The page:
The FDA Just Pulled Chloroquine And Hydroxychloroquine As Coronavirus Treatments
The federal agency noted that the two drugs are "unlikely to be effective in treating COVID-19" and could cause serious side effects.
The US Food and Drug Administration on Monday revoked its March emergency authorization of two malaria drugs touted by President Donald Trump as treatments for the novel coronavirus.
"FDA has determined that [chloroquine] and [hydroxychloroquine] are unlikely to be effective in treating COVID-19," an agency announcement said. In addition to not helping treat the disease, the drugs were linked to "serious cardiac adverse events and other serious side effects."
The revocation of the "Emergency Use Authorization" does not affect long-approved uses of the drugs to treat malaria, lupus, arthritis, or related diseases, the agency noted.
In mid-March, Trump had vigorously endorsed the drugs as treatments for the coronavirus, following reports from China of its use in treatment regimens and a small French study, now widely criticized, reporting success with one drug and an antibiotic. (The French study was a major basis for the FDA authorizing use of the drug on March 28, BuzzFeed News later determined through a public records release.)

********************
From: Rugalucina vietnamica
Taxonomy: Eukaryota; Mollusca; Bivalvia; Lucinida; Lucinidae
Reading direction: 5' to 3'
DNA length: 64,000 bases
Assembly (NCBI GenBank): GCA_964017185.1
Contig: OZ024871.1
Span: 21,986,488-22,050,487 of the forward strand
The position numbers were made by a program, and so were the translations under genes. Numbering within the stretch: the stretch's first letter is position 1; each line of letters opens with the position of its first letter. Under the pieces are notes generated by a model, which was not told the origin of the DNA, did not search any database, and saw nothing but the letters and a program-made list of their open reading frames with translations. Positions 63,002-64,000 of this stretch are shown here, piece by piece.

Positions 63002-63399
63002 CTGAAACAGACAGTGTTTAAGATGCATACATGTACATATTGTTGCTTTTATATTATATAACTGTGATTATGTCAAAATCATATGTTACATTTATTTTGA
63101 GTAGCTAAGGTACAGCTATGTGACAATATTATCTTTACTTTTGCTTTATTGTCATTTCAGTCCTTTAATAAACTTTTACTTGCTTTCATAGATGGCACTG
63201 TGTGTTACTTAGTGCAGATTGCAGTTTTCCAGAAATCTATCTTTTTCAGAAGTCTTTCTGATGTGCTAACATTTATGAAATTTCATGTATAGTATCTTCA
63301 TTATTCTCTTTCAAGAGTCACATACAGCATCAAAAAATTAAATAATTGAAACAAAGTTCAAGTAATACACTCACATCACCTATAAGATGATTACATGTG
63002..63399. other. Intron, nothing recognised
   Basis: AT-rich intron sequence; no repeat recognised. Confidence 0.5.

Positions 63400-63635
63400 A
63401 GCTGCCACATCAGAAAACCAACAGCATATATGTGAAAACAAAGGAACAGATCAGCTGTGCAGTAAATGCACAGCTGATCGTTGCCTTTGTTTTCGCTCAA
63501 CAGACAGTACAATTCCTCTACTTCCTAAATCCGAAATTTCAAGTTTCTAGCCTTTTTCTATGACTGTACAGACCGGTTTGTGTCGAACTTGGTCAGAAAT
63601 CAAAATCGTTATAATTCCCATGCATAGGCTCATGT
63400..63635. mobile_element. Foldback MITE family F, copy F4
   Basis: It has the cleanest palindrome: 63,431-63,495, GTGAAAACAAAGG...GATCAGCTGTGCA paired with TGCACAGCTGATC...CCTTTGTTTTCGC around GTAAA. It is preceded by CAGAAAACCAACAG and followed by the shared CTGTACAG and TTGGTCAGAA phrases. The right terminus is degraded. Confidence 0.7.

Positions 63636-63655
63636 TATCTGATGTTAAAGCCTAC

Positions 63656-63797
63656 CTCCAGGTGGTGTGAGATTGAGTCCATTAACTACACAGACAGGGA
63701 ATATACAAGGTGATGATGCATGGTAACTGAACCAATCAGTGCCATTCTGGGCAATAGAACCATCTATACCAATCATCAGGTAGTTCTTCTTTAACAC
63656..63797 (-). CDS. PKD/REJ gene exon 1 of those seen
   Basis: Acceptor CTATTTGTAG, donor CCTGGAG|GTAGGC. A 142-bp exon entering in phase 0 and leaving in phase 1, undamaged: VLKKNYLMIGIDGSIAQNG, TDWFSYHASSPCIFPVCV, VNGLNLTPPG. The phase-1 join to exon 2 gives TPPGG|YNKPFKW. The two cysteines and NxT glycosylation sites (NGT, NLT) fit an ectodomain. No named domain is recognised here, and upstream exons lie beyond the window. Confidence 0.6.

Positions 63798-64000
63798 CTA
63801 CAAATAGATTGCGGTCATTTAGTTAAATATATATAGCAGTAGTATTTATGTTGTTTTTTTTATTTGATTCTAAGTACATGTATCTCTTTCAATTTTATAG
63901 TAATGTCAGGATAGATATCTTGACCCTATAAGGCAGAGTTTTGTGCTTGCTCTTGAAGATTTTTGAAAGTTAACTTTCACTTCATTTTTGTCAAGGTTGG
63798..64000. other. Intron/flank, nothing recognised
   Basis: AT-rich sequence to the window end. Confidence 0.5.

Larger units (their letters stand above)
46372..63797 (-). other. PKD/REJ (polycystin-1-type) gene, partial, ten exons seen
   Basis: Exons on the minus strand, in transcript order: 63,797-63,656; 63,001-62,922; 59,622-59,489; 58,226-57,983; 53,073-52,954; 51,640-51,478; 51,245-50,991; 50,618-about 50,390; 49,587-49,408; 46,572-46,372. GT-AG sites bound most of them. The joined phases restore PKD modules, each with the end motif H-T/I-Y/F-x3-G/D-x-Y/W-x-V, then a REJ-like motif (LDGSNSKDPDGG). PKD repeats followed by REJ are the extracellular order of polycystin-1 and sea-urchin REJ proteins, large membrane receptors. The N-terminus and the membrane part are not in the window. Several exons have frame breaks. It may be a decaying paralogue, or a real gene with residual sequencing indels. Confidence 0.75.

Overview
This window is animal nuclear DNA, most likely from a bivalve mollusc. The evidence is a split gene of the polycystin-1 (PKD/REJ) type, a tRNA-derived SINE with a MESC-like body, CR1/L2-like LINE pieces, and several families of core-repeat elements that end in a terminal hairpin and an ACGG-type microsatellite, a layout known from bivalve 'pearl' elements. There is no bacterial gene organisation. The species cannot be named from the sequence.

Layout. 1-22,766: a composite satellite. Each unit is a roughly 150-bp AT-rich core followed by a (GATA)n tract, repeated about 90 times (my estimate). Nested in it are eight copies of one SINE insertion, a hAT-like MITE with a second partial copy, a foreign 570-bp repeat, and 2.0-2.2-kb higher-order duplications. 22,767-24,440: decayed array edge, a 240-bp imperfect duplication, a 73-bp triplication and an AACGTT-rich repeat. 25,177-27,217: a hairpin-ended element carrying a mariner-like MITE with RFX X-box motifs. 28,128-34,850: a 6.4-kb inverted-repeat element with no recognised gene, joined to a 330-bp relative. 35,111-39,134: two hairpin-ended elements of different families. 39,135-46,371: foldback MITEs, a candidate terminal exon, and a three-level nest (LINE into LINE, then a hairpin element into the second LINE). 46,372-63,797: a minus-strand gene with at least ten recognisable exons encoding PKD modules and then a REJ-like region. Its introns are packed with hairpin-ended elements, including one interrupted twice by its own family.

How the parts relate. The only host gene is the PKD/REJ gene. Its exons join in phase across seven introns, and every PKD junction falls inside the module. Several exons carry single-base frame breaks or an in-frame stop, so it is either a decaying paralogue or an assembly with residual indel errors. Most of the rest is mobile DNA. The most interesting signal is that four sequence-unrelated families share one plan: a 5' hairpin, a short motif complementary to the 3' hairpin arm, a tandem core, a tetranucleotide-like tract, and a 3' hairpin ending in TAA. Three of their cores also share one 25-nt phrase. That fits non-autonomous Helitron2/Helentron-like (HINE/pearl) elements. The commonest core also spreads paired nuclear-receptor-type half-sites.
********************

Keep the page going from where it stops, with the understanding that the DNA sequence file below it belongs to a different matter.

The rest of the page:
In April, however, the FDA issued a warning about use of the drugs outside hospitals to treat coronavirus, noting that it could cause potentially fatal heart risks.
A recent high-profile study that connected the drug to a higher risk of death was later retracted by its authors over concerns about its data, but a series of reports in June emerged that seem to conclusively show the drugs only offer risks that override any benefits to patients. Several other studies have previously reached similar conclusions about the drug's lack of efficacy and its potential risks to patients.
COVID-19 patients taking the drug can continue to do so in a hospital setting, the revocation noted, with their doctor's approval.
The request to pull back the authorization came from the Biomedical Advanced Research and Development Authority, part of the Department of Health and Human Services, which submitted the original request for the drug's approval in late March. Former BARDA chief Rick Bright has stated in a whistleblower complaint that the March request came under pressure from the White House following Trump endorsing the drug.